God’s Judgement In The Old Testament

Anyone who has even briefly glanced at the OT knows that God’s judgment is a common theme. Travis says, “It is axiomatic for Old Testament writers, despite their varied theologies, that Yahweh brings judgment on both individuals and nations.”26

However, there has recently been debate on the nature and purpose of God’s judgment. Until 1955 when Klaus Koch published his article, “Is There a Doctrine of Retribution in the Old Testament?”27divine retribution at least as a prominent aspect of God’s judgment was not seriously questioned. Divine retribution is here understood as a punishment directly or indirectly inflicted by God on a sinner [offender] because it is deserved. A penalty is paid because it is owed to the One who has been sinned against [offended], and there is an equivalence between the sin [offence] and the punishment.28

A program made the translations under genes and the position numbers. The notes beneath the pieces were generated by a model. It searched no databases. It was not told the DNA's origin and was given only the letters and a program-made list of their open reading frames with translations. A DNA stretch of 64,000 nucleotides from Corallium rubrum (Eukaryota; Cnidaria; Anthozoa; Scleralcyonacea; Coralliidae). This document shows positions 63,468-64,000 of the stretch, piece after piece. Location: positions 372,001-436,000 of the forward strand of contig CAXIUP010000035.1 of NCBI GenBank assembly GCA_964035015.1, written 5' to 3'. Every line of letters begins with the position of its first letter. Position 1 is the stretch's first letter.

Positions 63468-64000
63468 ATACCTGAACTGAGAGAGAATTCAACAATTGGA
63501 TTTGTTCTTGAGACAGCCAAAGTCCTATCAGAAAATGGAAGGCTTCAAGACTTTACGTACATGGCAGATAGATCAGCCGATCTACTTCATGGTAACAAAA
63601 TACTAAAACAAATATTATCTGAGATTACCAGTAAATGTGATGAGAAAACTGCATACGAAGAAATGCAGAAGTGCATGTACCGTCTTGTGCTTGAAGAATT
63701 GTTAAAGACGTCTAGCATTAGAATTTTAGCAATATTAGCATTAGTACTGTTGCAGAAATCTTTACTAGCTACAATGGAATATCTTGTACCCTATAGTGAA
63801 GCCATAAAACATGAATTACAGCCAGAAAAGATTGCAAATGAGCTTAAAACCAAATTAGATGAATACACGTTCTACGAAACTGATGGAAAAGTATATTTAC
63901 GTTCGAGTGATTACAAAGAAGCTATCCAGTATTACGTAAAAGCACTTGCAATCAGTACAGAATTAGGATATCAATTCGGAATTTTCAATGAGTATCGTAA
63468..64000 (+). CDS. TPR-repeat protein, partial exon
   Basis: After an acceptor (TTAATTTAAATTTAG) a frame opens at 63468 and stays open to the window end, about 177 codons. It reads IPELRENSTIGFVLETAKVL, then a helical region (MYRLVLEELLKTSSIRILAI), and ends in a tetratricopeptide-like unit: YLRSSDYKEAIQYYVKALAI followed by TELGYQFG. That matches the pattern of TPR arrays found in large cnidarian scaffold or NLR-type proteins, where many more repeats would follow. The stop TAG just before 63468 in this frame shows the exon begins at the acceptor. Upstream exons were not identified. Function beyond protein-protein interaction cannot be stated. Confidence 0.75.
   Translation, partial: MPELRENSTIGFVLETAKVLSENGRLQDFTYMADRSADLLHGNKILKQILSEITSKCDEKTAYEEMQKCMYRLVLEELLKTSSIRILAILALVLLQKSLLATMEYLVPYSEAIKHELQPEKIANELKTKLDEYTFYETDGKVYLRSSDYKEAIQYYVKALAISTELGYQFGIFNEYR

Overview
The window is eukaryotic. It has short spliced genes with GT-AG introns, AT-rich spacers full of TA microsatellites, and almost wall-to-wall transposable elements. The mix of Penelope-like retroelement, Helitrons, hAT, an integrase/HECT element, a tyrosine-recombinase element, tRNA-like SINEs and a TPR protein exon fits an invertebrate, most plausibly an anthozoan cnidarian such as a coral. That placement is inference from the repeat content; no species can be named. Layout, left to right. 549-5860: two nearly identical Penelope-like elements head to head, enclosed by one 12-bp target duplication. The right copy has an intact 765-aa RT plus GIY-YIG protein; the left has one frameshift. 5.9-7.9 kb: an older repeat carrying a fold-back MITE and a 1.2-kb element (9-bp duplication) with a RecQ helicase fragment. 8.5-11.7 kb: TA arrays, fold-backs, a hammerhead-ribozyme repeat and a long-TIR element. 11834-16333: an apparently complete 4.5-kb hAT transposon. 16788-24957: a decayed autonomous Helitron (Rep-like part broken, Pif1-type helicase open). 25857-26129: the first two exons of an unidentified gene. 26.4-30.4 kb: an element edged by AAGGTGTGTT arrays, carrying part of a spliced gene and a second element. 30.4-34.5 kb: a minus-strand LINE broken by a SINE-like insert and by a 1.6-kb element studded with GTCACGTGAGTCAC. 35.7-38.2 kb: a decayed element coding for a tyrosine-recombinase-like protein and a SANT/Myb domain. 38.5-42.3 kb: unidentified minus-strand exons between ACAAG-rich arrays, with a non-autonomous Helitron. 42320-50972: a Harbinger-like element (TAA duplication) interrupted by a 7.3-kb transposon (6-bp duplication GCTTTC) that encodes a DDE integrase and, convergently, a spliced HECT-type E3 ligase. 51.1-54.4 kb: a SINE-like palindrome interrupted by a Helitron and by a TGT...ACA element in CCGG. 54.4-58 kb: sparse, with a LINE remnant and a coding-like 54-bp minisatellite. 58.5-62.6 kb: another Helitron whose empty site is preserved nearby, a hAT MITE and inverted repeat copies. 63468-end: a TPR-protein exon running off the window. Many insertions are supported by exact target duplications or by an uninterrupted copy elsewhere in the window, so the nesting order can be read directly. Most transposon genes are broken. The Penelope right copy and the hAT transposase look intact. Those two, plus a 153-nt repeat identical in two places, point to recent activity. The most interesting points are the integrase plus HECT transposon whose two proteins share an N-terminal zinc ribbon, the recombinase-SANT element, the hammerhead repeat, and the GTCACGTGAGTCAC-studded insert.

Koch, in an attempt to repudiate the accepted dogma that there is a doctrine of retribution in the OT, pointed to the built-in connection between an action and its consequences.29 He said “an action is the seed” and “a corresponding harvest comes out of what is planted.”30 For example in Proverbs 11:18b wisdom teaches that “he who sows righteousness reaps a sure reward.” And in Hosea 10:12 the prophet exhorts Israel to “sow for yourselves righteousness, reap the fruit of unfailing love”, while in vs. 13 he denounces her saying “you have planted wickedness, you have reaped evil.” Thus Koch said, “a wicked action – just like the laws of nature which operate so that an action inevitably is followed by a reaction – inevitably results in disastrous consequences.”31 This is most clearly seen, says Koch, in Proverbs 29:6a where we read that “an evil man is ensnared by his own sin.” Even in passages where God is involved in effecting the judgment, Koch says He simply sets in motion, hurries along and brings to completion the “Sin-Disaster-Connection.”32 This would be God’s role, for example, in Psalm 9:16 where the psalmist sings, “The Lord is known by his justice; the wicked are ensnared by the works of their hands” or in Hosea 12:2 where we read that “the Lord . . . will punish Jacob according to his ways and repay him according to his deeds.”